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New 7-Eleven stirs worries in W. Islip

More than two dozen West Islip residents decried a proposal for a 7-Eleven in their neighborhood, saying at a recent planning board hearing that the convenience store would bring more traffic and hurt local businesses.

The Islip planning board voted unanimously at its Thursday meeting to reserve a decision on the application to erect a 2,000-square-foot 7-Eleven with 20 parking spaces at Udall and Muncey roads. Eliot F. Bloom, a lawyer for the applicant -- SPJ LLC, which is owned by brothers Jon and Peter Halperin -- said the 24-hour store would "beautify" the corner, which is currently home to a closed gas station.

Bloom's comment elicited eye-rolling and groans from residents who lambasted the project during the hearing that at times grew raucous. One resident submitted a petition in opposition to the 7-Eleven signed by 620 residents.

"Are we not a democracy?" asked Angela Demeo, a West Islip nurse. "These people don't want 7-Eleven. Why don't you just take it off the table? Why not decide it in front of us, right here, right now?"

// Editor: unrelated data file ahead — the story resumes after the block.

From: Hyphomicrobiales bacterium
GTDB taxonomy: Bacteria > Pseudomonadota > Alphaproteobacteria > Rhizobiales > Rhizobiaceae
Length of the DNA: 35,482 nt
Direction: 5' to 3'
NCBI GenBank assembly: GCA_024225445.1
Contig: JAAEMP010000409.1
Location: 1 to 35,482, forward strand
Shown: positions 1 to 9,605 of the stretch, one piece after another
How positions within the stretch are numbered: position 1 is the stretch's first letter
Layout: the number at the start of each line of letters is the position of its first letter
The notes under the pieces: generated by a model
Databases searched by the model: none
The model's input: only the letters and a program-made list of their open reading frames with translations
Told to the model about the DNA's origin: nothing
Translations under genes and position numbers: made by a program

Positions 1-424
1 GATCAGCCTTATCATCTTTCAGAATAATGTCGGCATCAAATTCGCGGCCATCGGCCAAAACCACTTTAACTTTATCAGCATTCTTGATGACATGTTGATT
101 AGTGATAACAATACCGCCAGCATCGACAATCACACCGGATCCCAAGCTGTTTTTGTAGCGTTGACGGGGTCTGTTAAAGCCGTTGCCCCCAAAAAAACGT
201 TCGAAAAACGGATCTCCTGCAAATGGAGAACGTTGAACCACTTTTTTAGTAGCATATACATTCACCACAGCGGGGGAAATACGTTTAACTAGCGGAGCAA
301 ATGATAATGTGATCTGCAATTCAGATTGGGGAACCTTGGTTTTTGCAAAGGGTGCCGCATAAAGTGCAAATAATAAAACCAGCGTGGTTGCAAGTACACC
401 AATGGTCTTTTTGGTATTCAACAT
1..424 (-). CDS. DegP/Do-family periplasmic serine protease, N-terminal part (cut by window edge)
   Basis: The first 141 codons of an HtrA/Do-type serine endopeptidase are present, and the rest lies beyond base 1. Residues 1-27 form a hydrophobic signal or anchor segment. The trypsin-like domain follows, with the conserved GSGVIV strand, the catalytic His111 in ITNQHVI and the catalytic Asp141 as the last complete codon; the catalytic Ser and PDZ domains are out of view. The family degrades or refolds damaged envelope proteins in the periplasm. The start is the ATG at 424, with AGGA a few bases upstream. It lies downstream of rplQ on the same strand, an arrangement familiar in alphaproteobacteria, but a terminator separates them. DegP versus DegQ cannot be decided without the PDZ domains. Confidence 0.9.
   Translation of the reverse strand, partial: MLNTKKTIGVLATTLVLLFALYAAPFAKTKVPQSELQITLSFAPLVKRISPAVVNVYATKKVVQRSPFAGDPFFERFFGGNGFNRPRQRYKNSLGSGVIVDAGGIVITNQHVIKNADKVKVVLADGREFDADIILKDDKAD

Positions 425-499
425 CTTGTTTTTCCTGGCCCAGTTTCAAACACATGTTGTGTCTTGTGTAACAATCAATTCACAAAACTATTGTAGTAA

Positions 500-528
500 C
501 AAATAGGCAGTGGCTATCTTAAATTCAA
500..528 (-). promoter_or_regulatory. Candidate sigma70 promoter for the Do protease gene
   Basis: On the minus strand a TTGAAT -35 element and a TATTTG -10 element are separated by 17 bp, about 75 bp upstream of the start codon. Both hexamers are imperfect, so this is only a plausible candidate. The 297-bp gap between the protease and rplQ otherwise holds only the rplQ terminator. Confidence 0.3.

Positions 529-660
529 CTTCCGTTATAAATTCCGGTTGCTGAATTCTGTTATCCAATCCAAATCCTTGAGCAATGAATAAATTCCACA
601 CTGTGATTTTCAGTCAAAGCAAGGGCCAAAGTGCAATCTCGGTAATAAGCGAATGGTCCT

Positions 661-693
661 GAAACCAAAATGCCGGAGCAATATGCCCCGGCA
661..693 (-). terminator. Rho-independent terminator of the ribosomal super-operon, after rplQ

Islip planning officials recommended that the planning board delay a judgment on the rezoning application in light of the community concern. Planning board chairman John Schettino said the board will review the public testimony and make a recommendation to the Islip Town board, which has final say over the project.

Bloom said his clients have made "significant efforts" to find an alternative tenant but have been unsuccessful because of the parcel's small size.

"We just don't have any other viable businesses to come to this site," said Bloom, who said the owners planned to make a $25,000 donation to the town for street improvements following the completion of the project.

Diane Fontana, president of the West Islip Chamber of Commerce, said she neither supported nor opposed the 7-Eleven, but urged residents to assess all the possibilities -- including the site remaining a blight -- before rising up in opposition.

"People have to understand: When they fight all these issues the end result is nothing gets done," Fontana said. "We go through this every time someone wants to build something. I understand the concern, but what is the alternative?"

But most residents were unconvinced.

"Is it a blight? Sure," said Philip J. Montgomery, a 33-year veteran of the Suffolk Police Department. "But a big business like that. It's going to suck the life out of all the mom-and-pop stores in the area."

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